This is an archived article and the information in the article may be outdated. Please look at the time stamp on the story to see when it was last updated.

INDIANAPOLIS– In a public commitment that local leaders hope will be a game changer to Indianapolis’ national reputation and for its Black residents, several corporations announced today their participation in the Indy Racial Equity Pledge.

“We pledge to take meaningful action to address the issues of racial equity and justice in Central Indiana. As leaders in this community, we must hold one another accountable for creating short- and long-term change for African Americans. We pledge to share our progress toward the goal of a racially equitable community,” reads the commitment on the Pledge website.

Eli Lilly & Company, Anthem, Inc., IU Health and Pacers Sports & Entertainment are just a few of the central Indiana corporate leaders committed to the Pledge.

“Their commitment to drive change is, I think, transformative, and has the potential to move Indianapolis into being one of the leaders, if not the leader, of major American cities in dealing with systemic and institutional racism and impoverishment that has held us back in our community,” said Mayor Joe Hogsett.

“28% of African Americans in this community are poor,” said Indianapolis Urban League President & CEO Tony Mason. “The median household income among blacks in our city is $27,908 compared to $56,353 for white families.

“We know that home ownership has declined to 31% since 2007. That’s Black home ownership,” Mason said. “70% of students fail standardized tests and do not have often times access to computers or reliable broadband internet.”

Indiana Fever Vice President and General Manager Tamika Catchings said Pacers Sports & Entertainment has pledged to increase its already substantial commitment to the community.

“We are pledging today that a majority of our philanthropic resources across PS & E will be spent upon solutions impacting equity and social justice issues,” said the WNBA Hall of Famer. “We are also investing in training, rewarding community engagement, and doubling down on our effort to make Bankers Life Fieldhouse a true community asset and we are developing a nationally recognized supplier diversity program because we understand that a diverse local economy benefits us all.”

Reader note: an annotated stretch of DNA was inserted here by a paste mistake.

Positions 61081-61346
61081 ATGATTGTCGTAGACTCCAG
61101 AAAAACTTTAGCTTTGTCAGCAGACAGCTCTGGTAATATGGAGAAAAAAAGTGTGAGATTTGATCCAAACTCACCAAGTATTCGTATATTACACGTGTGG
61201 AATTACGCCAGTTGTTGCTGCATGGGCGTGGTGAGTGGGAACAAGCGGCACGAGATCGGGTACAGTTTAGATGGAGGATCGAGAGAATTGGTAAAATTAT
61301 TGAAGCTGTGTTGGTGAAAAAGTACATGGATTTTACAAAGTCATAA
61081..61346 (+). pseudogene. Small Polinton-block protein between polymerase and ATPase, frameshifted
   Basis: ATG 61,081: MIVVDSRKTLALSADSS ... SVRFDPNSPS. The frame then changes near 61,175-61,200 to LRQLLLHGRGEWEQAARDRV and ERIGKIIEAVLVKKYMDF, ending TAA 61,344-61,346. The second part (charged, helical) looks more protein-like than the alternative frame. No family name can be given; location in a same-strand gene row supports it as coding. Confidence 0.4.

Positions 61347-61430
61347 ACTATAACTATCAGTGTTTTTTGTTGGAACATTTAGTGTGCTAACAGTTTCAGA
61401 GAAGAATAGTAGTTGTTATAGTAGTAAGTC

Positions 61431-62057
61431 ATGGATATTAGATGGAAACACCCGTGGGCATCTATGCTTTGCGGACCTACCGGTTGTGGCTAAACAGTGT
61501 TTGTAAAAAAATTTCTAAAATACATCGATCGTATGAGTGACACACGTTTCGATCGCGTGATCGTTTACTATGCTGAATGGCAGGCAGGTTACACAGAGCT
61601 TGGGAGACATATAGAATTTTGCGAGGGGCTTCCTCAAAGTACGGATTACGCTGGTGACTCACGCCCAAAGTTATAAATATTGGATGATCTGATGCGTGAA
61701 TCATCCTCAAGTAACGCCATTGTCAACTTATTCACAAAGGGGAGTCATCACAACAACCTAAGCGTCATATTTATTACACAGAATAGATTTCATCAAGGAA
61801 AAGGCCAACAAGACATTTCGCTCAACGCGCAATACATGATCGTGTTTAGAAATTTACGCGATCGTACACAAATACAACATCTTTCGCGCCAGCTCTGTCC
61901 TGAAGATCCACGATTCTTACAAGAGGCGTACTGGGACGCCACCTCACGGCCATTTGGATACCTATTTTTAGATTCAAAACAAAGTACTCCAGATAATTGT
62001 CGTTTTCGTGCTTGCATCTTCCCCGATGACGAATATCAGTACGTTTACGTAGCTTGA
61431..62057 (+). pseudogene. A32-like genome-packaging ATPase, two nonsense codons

“Today we’re at about ten percent Black employees. We’re going to get to 13%,” said David Ricks, President & CEO of Eli Lilly & Company. “We plan to double the company’s annual spending with African American suppliers and vendors over the next two years.”

“We have a major project here in Indianapolis that will be over $1.6 billion,” said IU Health President and CEO Dennis Murphy, “and we expect at least 25% of that project to go to diverse and underrepresented businesses.”

Murphy also pledged that IU Health would raise its starting wage to $13 an hour with a goal of paying five year employees $18 an hour.

“As employers I think that the best thing we can do is offer people good jobs,” he said.

“You know, when we take a look at where we are, none of us are happy,” said Felicia Norwood, Executive VP of Anthem, Inc. “We will drive insights and seek solutions to address food insecurity, economic security and behavioral health issues.”

“We pledge that we will engage with criminal justice and law enforcement agencies,” said Cummins, Inc. Corporation Counsel Sharon Barner. “Cummins will advocate for efforts to improve the engagement between law enforcement and all members of the community, especially our black` community. We will support initiatives that will enhance accountability structures, review use of force policies and promote a culture of diversity and inclusion in police forces around the country.”

Last week, a number of corporate leaders threw their support behind a proposal before the City County Council to name a civilian majority to a newly created General Orders Board to write policies and rules for the Indianapolis Metropolitan Police Department.

Ricks said this past summer’s awareness across the nation of fatal police confrontations with Black Americans and social justice protests galvanized his commitment to help create and sign the Indy Racial Equity Pledge.

“For me, that’s really crystalized the scope of the problem which is large but the need for private enterprise to step in,” he said. “I think businesses can do two things that can fundamentally change things for African American companies in our city and set an example for our country. The first is creating jobs. That’s what companies do.

“The other thing we can do is ignite economic activity which creates an opportunity for African American businesses.”

As the leader of an international pharmaceutical giant, Ricks said Lilly seeks to bring executive talent to Indianapolis from around the world.

“We need to change the reputation of our community as being a welcome place for inbound Black executives,” he said. “I don’t think that’s a strong reputation we have and collectively as business leaders we can change that.”

“I am filled with hope that we have reached a turning point in our city’s history that will lead to real change for everyone in this community regardless of race,” said Mason.

Corporate signers of the commitment said their progress on reaching those equity goals will be charted on the pledge website.